SPERM WHALES TAILING: ABACO, BAHAMAS


Sperm Whale Tailing, Abaco, Bahamas (©BMMRO)

SPERM WHALES TAILING: ABACO, BAHAMAS

There can be very few people in the world whose breath would not be taken away by the sight of a massive sperm whale tailing close by. And as it happens, this very phenomenon can be seen in the deeper waters around the coast of Abaco. Here is a small gallery of photos of sperm whales tailing, taken from the BMMRO research vessel. There’s no point in my writing a lot of commentary to the images – they speak for themselves of the awesome (in its correct sense) power and grace of these huge mammals.

Sperm Whale Tailing, Abaco, Bahamas (©BMMRO) Sperm Whale Tailing, Abaco, Bahamas (©BMMRO)

In these images, you will notice that the whales have distinctive patterns of notches and tears in their flukes (ie tail fins). As with a dolphin’s dorsal fin, these areas of damage are like fingerprints – unique to each individual, and a sure means to identification. The researchers log each sighting and assign a cypher – a whale will become known as ‘B42’ and not usually by a less scientific name like ‘Derek’ or ‘Susie’).

Sperm Whale Tailing, Abaco, Bahamas (©BMMRO) Sperm Whale Tailing, Abaco, Bahamas (©BMMRO)

Q. What happened next?  A. You would see the tail emerge as the whale dives deep… Sperm Whale Tailing, Abaco, Bahamas (©BMMRO)

One of my favourite whale views is of the tail as it rises above the surface with water streaming off the flukes, before it flicks over and disappears beneath the waves. 

Sperm Whale Tailing, Abaco, Bahamas (©BMMRO)

A juvenile takes a dive alongside an adult. One day that tail will be massive…Sperm Whale Tailing, Abaco, Bahamas (©BMMRO)

Credits: all photos © BMMRO, with thanks as ever to Diane and Charlotte

Sperm Whale Tailing, Abaco, Bahamas (©BMMRO)

SPERM WHALES GATHERING IN ABACO WATERS


Sperm Whales, Abaco Bahamas (BMMRO / Keith Salvesen)

SPERM WHALES GATHERING IN ABACO WATERS

During the past week, the BMMRO research boat has been tracking sperm whales off the south coast of Abaco. These huge creatures are the largest marine mammals found in Bahamian waters, and the area between Rocky Point around the south coast to Hole-in-the Wall is a great place to find them. 

Sperm Whales, Abaco Bahamas (BMMRO / Keith Salvesen)Sperm Whales, Abaco Bahamas (BMMRO / Keith Salvesen)

One reason they are found in this particular area is the existence of the Great Bahama Canyon, one of the deepest submarine canyons in the world. The depth of the canyon ensures that the waters are nutrient-rich, with food being drawn up from the depths towards the surface. In season it’s the perfect place for female sperm whales and their calves.

Sperm Whales, Abaco Bahamas (BMMRO / Keith Salvesen)Sperm Whales, Abaco Bahamas (BMMRO / Keith Salvesen)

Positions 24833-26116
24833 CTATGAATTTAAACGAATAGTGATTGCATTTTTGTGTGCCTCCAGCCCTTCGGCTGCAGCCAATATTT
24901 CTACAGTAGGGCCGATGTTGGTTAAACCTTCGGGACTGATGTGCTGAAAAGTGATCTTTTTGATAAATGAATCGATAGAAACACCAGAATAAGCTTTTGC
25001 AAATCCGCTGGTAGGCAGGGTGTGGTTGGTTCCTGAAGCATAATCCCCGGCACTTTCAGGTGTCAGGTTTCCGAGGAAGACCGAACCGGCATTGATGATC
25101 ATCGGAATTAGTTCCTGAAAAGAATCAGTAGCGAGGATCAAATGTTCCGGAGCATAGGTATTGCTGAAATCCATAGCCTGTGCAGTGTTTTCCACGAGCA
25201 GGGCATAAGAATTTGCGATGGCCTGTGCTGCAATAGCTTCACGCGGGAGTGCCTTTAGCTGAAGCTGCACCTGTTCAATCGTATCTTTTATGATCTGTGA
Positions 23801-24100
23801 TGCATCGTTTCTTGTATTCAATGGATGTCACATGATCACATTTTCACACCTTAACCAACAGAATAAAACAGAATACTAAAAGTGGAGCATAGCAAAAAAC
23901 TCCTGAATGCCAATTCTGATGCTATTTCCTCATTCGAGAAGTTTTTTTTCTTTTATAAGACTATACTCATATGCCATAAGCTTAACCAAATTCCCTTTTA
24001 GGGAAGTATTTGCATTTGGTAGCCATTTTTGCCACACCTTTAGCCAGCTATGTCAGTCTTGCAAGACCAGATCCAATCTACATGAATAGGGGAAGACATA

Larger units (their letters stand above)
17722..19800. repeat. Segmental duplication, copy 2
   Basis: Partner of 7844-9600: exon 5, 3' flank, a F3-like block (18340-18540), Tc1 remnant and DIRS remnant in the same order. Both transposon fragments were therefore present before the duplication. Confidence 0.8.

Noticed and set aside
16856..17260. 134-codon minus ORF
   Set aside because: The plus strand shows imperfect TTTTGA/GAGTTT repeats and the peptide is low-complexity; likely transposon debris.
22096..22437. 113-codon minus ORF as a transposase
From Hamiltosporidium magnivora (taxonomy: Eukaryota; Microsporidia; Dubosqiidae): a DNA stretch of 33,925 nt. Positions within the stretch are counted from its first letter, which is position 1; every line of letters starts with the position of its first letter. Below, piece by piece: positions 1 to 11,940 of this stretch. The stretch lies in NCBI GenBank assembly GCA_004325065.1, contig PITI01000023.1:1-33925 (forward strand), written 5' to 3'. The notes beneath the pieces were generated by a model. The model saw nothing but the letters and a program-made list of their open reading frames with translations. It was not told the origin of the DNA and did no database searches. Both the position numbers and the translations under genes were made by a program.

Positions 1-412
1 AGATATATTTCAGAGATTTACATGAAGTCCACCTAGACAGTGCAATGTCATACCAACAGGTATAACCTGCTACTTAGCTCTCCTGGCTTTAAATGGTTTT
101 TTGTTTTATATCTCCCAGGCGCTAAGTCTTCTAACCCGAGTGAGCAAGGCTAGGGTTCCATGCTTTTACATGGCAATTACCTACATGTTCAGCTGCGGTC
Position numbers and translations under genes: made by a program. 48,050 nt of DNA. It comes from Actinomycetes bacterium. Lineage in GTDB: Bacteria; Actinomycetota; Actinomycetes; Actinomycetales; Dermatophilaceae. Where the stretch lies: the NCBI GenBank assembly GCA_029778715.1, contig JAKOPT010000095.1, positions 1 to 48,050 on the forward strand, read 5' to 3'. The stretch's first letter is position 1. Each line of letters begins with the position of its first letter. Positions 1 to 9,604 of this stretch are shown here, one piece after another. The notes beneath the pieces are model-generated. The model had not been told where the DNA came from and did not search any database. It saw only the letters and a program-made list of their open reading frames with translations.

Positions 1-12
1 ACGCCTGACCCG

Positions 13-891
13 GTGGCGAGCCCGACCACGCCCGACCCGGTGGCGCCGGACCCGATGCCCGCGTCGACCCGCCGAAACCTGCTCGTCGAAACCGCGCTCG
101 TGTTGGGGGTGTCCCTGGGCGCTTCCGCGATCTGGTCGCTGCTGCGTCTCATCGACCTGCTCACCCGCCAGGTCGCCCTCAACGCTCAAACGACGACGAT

The BMMRO research trip encountered more than a dozen sperm whales, mostly females with their calves. And the amazing thing is that the sightings are often made within sight of land. In these photos, the are two landmarks visible. One is the huge Disney vessel parked at Gorda Cay aka Castaway Cay (header image); the other is HOLE-IN-THE-WALL LIGHTHOUSE (above)

Sperm Whales, Abaco Bahamas (BMMRO / Keith Salvesen) Sperm Whales, Abaco Bahamas (BMMRO / Keith Salvesen)

Credits: All photos BMMRO 2018, with thanks to Diane & Charlotte as ever

Sperm Whales, Abaco Bahamas (BMMRO / Keith Salvesen)

SPERM WHALES – BMMRO FIELD TRIP, BAHAMAS


Sperm Whales, Bahamas (BMMRO)

SPERM WHALES – BMMRO FIELD TRIP, BAHAMAS

I can never quite get my head around the fact that the waters around Abaco are home to the twin leviathans, sperm whales and humpback whales. And before anyone points it out, I realise they can’t actually be twins: sperms whales (cachelots) are TOOTHED WHALES whereas humpback whales are BALEEN WHALES

Sperm Whales, Bahamas (BMMRO)

During November, the Bahamas Marine Mammal Research Organisation (BMMRO) undertook a rather special field trip. Using sophisticated devices, the scientists first located a group of sperm whales, and then tracked them through the night using the communications between the creatures – ‘vocalisations’ – to follow them. Later analysis of the recordings will have made it possible to identify the individuals through their unique vocal patterns – and so to recognise them again. 

Sperm Whale, Bahamas (BMMRO)

The hydrophonic equipment used is extremely sensitive, and can pick up the sounds made by whales and dolphins over a great distance. The box of tricks looks deceptively modest – I took these photos on a previous trip when we were looking for beaked whales and dolphins. Charlotte Dunn holds the microphone submerged on a cable and underwater sounds are amplified so that the slightest chirrup of a dolphin can be heard by everyone on the vessel. The sounds are recorded and locations carefully logged.

Besides the sperm whales, the BMMRO team also had sightings of spotted dolphins, bottlenose dolphins and beaked whales during the field trip. These bonus sightings will also have been logged for future reference. It all adds to the detailed research data that assists the conservation of the prolific marine mammal life in Bahamian waters.

Atlantic Spotted DolphinsAtlantic Spotted Dolphins, Bahamas (BMMRO)

By the time one of the whales decided to breach, it was some distance away, so I’m afraid I can’t bring you a dramatic close-up from the trip. But just to see this view at all is breathtaking.

All photos BMMRO except the 2 hydrophone ones on the research boat (Keith Salvesen)